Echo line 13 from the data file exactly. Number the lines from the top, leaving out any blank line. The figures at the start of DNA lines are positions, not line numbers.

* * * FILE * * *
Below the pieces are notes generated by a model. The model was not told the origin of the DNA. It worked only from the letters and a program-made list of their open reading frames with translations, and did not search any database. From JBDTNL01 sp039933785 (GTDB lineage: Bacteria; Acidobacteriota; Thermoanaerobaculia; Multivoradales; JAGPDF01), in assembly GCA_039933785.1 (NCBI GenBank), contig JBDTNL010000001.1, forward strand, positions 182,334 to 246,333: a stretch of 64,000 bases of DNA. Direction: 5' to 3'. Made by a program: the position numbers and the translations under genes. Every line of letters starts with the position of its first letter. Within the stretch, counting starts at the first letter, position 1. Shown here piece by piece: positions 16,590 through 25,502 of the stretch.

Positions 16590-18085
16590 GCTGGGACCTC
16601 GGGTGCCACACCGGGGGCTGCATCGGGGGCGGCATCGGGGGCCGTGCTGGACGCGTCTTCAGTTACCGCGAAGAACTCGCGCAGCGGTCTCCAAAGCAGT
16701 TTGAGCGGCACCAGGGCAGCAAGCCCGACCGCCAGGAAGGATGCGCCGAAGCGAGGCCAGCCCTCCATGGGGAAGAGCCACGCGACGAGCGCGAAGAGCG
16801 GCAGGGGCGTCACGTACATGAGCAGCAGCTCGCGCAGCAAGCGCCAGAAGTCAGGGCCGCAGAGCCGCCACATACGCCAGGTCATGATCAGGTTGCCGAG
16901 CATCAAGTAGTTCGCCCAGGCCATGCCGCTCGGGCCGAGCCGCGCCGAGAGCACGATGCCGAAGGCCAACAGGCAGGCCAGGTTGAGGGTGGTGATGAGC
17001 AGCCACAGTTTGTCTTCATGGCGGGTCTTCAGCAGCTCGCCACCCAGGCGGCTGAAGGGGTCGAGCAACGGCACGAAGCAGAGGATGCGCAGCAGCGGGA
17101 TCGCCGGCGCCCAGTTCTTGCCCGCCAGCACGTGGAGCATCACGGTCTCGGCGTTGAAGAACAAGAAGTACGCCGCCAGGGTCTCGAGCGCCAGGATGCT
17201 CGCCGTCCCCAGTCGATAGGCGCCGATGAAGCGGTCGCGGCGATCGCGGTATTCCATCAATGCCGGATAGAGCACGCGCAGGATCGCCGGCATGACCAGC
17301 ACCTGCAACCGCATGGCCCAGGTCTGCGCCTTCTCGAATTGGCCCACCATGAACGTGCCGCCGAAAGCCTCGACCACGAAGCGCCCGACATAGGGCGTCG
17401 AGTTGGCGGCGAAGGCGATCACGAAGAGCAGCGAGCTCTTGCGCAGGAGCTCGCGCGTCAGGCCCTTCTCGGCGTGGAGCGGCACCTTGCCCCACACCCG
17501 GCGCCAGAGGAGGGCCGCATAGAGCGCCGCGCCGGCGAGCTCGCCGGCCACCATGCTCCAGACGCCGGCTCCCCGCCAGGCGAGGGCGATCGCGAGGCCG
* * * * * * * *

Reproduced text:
17501 GCGCCAGAGGAGGGCCGCATAGAGCGCCGCGCCGGCGAGCTCGCCGGCCACCATGCTCCAGACGCCGGCTCCCCGCCAGGCGAGGGCGATCGCGAGGCCG